Scientists at Carnegie were astonished after finding evidence of a polluted white dwarf in its archives in the early 20th century.
Scientists have stumbled upon an astronomical glass plate dating all the way back to 1917 that shows an observer caught sight of an exoplanet and a white dwarf star — decades before the first confirmed exoplanet.
The astronomical glass plate was found in the Carnegie Observatories Collection, and it presents the earliest recorded evidence of a “polluted” white dwarf system, according to a Carnegie statement.
Carnegie Observatories’ director John Mulchaey called it an “incredible” find, and said it was all the more exciting because the observation was made by Walter Adams, a prominent astronomer in the organization.
Adams had recorded a spectrum that showed a “chemical fingerprint” of the star, which is also called van Maanen’s star, showing heavier elements like calcium, magnesium, and iron that should not be there because of how much they weigh. The elements suggest lots of debris in the system are continuing to fall into the star, creating the “polluted” white dwarf.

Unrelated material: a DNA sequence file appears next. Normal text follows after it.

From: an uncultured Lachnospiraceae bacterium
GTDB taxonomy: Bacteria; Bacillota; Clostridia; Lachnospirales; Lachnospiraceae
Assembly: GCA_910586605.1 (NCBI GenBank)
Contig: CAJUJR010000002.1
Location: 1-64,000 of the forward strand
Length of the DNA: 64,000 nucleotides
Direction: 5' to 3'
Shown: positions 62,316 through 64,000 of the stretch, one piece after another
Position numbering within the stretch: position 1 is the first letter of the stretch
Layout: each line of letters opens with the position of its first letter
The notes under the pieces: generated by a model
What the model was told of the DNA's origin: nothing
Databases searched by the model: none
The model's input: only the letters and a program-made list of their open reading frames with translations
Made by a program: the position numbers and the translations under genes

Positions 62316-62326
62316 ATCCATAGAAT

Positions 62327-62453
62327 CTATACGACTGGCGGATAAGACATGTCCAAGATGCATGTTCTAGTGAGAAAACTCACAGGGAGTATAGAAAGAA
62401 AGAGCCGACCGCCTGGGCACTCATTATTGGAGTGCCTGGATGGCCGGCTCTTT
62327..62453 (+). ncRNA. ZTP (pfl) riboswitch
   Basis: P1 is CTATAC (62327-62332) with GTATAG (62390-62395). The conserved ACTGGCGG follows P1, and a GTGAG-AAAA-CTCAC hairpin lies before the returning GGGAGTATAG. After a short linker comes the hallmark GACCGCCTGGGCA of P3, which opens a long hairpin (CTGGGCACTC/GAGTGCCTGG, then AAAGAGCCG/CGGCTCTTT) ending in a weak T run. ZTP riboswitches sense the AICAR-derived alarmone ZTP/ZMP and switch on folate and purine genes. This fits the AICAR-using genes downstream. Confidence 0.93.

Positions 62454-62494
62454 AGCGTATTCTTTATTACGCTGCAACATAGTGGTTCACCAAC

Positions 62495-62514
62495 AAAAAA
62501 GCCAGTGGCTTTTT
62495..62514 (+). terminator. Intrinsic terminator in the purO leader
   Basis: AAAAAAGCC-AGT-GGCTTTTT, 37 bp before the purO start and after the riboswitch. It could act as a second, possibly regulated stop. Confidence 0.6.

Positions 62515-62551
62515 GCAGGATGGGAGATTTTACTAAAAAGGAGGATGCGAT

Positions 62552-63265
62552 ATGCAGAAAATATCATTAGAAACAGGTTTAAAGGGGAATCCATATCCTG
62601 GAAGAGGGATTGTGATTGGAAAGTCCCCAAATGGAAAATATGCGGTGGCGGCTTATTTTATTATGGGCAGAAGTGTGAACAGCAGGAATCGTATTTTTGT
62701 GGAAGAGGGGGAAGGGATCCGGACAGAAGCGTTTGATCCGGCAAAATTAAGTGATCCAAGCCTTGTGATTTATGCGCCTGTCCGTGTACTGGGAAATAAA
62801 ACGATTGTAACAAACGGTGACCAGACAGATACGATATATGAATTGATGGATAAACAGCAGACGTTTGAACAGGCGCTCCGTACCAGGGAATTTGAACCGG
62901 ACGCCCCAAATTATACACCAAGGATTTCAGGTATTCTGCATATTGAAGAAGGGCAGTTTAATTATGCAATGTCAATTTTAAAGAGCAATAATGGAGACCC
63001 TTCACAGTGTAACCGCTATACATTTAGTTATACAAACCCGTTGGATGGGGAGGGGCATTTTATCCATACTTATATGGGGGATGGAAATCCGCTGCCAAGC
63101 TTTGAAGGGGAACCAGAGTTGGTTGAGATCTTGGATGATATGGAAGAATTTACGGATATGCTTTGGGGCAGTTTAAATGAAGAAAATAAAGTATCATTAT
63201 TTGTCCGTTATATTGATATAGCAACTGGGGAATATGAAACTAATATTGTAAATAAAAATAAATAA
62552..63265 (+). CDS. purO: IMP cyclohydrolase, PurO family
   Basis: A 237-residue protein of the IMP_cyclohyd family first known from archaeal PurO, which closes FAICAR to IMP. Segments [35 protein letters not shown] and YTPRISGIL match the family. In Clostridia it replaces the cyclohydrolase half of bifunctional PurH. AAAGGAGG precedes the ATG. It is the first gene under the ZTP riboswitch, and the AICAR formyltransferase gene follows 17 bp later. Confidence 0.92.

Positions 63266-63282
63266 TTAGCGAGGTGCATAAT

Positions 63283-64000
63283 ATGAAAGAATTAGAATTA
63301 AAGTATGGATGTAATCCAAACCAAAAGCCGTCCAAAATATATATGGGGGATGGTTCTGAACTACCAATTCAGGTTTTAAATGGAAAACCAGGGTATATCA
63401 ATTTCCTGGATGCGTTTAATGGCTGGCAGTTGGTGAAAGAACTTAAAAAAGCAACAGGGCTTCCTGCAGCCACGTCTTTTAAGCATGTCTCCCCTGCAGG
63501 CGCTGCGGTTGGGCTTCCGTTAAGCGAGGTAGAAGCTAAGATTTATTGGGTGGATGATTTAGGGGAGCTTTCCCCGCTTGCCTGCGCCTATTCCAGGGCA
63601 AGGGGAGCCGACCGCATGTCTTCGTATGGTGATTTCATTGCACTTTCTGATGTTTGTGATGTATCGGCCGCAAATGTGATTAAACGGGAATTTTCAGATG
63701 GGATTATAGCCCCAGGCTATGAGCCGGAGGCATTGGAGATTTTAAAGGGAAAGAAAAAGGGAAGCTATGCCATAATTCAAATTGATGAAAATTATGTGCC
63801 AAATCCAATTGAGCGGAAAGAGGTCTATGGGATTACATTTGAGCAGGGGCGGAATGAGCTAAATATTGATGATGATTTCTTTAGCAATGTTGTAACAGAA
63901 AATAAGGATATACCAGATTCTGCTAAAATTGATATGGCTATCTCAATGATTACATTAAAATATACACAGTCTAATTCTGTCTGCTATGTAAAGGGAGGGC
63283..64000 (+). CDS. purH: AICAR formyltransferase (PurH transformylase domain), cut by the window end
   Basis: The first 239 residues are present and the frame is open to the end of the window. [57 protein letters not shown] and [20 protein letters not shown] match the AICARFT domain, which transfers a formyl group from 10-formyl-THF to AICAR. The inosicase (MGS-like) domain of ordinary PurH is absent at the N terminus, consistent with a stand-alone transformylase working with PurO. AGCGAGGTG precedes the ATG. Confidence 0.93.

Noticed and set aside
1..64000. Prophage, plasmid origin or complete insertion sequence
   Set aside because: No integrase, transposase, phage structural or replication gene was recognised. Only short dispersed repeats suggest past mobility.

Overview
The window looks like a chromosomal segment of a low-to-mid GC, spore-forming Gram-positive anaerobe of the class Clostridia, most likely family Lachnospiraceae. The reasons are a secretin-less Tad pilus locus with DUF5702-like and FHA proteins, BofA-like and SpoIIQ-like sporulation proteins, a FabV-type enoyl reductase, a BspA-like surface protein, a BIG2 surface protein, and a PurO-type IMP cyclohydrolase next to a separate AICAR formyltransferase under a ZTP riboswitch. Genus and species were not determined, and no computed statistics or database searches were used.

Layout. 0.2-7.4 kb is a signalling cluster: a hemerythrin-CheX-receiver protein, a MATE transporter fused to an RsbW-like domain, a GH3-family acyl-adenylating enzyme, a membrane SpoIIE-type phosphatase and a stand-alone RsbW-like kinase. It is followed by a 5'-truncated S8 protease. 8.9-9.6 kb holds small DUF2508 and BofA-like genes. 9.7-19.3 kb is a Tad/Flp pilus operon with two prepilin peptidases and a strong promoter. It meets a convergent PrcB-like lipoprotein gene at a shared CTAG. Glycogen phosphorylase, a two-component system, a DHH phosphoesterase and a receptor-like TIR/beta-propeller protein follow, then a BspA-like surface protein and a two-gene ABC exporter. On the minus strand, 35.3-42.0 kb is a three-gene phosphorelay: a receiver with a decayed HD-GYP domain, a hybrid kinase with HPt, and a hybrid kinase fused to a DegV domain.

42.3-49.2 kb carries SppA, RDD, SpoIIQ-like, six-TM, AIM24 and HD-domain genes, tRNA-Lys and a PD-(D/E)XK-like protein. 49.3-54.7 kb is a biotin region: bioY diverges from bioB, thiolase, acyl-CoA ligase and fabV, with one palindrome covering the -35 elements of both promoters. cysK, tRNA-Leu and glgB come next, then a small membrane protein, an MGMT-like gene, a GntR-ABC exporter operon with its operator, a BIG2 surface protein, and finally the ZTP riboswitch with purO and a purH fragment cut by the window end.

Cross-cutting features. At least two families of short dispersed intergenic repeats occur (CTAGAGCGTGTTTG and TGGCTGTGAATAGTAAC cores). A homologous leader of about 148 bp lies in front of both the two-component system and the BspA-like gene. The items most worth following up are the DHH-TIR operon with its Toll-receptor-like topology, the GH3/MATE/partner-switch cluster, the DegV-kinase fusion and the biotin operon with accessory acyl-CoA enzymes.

Considering such systems have only been known about for the last 12 years, that’s a pretty amazing discovery.
“You can never predict what treasure might be hiding in your own basement,” the statement reads. “We didn’t know it a year ago, but it turns out that a 1917 image on an astronomical glass plate from our Carnegie Observatories’ collection shows the first-ever evidence of a planetary system beyond our own Sun. This unexpected find was recognized in the process of researching an article about planetary systems surrounding white dwarf stars in New Astronomy Reviews.”
Said Mulchaey: “Carnegie has one of the world’s largest collections of astronomical plates with an archive that includes about 250,000 plates from three different observatories–Mount Wilson, Palomar, and Las Campanas. We have a ton of history sitting in our basement and who knows what other finds we might unearth in the future?”
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